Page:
The mass mailing of letters warning parents that children could be asked to self-isolate for three weeks due to contact with a classmate with measles is believed to be unprecedented.
Figures from the UK Health Security Agency (UKHSA) show there were 128 cases of measles in the first half of this year, compared to 54 in the whole of last half, of which 66 per cent were detected in London .
Only 75 percent of children in the capital have received both MMR vaccines by age five, compared to a figure of 85 percent nationwide. The World Health Organization recommends 95 percent absorption to provide herd immunity and prevent outbreaks.
Barnet Council, in north London, wrote to parents warning that the capital could see tens of thousands of measles cases if vaccination rates do not improve, leading to a risk of hospitalization and, in rare cases, death.
The letter, sent at the start of the school holidays, urged them to vaccinate their children and said: “Any child identified as a close contact of a measles case without satisfactory vaccination status may be asked to isolate for up to 21 days. . “Vaccinated children do not need to be excluded from school or daycare.”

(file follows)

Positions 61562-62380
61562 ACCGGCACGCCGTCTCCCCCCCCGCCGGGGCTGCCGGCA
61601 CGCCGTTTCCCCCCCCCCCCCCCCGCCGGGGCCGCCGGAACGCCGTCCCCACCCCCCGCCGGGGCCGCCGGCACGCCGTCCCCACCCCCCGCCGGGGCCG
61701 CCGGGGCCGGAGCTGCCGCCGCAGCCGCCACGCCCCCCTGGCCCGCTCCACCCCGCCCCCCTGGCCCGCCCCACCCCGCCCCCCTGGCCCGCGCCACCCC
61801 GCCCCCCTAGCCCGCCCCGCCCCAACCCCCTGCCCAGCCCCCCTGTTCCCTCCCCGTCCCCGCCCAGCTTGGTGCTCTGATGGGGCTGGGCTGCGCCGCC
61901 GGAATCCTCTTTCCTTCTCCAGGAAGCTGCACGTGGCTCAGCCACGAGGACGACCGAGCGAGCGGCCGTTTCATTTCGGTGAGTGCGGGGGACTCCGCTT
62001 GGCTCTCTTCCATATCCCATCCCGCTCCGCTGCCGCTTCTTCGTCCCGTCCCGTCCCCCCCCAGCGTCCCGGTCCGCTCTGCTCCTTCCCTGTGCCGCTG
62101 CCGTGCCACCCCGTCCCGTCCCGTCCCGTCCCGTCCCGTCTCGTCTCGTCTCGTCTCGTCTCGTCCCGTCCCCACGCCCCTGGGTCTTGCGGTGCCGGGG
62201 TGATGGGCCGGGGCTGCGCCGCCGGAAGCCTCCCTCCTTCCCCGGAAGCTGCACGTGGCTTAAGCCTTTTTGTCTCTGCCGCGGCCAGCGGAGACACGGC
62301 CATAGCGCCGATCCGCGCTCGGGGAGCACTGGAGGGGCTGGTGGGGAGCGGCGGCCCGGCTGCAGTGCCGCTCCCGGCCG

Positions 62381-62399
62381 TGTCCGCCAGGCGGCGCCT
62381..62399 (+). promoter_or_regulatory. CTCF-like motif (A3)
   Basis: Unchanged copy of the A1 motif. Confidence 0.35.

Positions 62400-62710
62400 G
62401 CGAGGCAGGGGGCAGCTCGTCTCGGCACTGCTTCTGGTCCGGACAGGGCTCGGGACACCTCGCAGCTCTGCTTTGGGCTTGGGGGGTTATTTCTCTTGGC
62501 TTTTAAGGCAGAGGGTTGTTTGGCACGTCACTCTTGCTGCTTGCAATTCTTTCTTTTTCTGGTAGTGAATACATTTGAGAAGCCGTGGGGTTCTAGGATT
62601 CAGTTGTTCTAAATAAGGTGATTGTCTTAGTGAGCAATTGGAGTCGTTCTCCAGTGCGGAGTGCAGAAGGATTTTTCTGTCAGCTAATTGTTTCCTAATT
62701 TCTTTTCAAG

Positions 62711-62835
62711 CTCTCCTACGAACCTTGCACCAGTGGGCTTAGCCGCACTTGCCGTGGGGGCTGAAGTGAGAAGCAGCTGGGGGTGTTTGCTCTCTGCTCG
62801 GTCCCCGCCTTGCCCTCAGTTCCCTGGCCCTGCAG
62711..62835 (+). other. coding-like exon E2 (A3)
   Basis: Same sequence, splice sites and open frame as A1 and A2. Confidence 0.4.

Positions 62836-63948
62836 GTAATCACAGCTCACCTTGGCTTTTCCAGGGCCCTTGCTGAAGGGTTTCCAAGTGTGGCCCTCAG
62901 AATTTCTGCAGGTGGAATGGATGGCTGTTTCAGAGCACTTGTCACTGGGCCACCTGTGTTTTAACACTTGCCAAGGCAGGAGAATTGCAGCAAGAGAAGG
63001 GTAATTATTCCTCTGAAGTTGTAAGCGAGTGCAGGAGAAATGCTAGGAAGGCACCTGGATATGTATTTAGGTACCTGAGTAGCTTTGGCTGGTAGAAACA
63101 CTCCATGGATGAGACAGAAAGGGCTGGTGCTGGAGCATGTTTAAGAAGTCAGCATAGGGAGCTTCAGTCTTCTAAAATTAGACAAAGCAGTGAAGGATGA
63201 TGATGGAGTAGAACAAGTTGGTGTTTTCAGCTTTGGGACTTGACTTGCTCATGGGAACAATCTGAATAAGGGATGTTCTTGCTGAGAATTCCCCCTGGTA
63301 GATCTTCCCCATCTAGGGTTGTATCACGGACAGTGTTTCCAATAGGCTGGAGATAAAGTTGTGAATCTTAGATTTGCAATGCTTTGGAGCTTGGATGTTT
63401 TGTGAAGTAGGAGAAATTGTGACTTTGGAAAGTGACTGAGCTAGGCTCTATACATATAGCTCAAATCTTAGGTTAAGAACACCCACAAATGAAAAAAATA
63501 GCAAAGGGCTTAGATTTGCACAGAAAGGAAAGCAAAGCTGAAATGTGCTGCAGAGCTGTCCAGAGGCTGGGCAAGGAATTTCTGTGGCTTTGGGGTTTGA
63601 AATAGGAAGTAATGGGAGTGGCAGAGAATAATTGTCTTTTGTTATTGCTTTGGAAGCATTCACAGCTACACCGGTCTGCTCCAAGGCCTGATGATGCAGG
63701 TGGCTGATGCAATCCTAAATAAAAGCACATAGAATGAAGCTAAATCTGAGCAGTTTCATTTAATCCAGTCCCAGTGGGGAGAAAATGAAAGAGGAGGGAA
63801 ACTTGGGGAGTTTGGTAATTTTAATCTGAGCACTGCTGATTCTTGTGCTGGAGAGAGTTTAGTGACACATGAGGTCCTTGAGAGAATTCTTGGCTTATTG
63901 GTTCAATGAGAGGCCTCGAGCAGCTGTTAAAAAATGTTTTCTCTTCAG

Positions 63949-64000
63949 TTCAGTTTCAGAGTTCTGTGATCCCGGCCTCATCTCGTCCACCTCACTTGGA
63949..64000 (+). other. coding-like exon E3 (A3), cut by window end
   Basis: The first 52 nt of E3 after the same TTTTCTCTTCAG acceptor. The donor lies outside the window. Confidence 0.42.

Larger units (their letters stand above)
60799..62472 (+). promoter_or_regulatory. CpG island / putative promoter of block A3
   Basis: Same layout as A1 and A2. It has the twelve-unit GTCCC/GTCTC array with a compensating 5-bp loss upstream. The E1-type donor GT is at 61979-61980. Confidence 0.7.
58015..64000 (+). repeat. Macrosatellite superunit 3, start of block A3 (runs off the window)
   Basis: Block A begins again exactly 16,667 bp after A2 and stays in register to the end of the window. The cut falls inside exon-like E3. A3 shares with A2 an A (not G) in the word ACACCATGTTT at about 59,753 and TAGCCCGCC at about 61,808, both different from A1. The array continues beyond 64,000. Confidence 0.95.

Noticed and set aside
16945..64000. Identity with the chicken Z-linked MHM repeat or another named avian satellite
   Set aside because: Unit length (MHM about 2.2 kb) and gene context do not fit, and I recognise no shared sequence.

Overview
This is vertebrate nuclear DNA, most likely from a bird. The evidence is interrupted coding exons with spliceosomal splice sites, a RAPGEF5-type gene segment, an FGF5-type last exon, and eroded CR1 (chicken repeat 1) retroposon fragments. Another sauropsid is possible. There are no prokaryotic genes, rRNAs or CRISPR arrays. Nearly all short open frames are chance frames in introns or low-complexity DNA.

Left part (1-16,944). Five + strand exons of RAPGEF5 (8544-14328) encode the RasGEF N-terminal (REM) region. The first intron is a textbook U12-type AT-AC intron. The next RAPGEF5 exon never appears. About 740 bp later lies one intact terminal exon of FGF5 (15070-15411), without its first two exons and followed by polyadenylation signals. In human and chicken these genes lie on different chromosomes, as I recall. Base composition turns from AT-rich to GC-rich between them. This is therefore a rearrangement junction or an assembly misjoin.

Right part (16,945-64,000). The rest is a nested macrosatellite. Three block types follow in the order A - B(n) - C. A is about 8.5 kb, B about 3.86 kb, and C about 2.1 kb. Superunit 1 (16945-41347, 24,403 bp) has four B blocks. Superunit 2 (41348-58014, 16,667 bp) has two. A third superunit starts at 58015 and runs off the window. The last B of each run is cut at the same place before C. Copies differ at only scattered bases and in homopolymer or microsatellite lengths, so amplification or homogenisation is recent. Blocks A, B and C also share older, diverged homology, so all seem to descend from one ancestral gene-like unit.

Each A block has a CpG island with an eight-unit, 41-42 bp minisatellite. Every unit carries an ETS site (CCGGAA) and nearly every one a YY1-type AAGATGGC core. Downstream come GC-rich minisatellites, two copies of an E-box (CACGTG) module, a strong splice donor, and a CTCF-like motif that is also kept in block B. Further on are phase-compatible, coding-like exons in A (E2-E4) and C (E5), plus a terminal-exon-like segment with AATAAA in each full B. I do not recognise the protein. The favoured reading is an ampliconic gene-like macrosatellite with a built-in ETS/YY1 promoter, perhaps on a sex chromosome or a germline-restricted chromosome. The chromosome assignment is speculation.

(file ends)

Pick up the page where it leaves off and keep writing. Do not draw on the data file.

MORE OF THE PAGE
The latest quarterly figures published show that only 72.1 per cent of five-year-olds in the borough have received both MMR vaccines.
A similar letter from neighboring Haringey Council, sent last week, warned of an increase in measles circulation and said children without both MMR doses could be asked to isolate for 21 days. According to the data, the area has an absorption of 67.9 percent of both doses of the vaccine at the age of five.
Meanwhile, earlier this summer, Hertfordshire County Council sent a letter to parents saying: “Did you know that if your child is identified as a close contact to a measles case and does not have satisfactory vaccination status, Could it be Were you asked to isolate for up to 21 days?
“Children who are fully vaccinated do not need to be excluded from school or daycare. “Vaccination can help your child stay in school.”
Several councils said they had sent letters to parents at all schools in their area in line with UKHSA national guidance. But the agency said the guidance, issued by its predecessor Public Health England, suggested headteachers could consider “excluding” unvaccinated pupils exposed to measles cases, but did not go so far as to tell them to isolate themselves.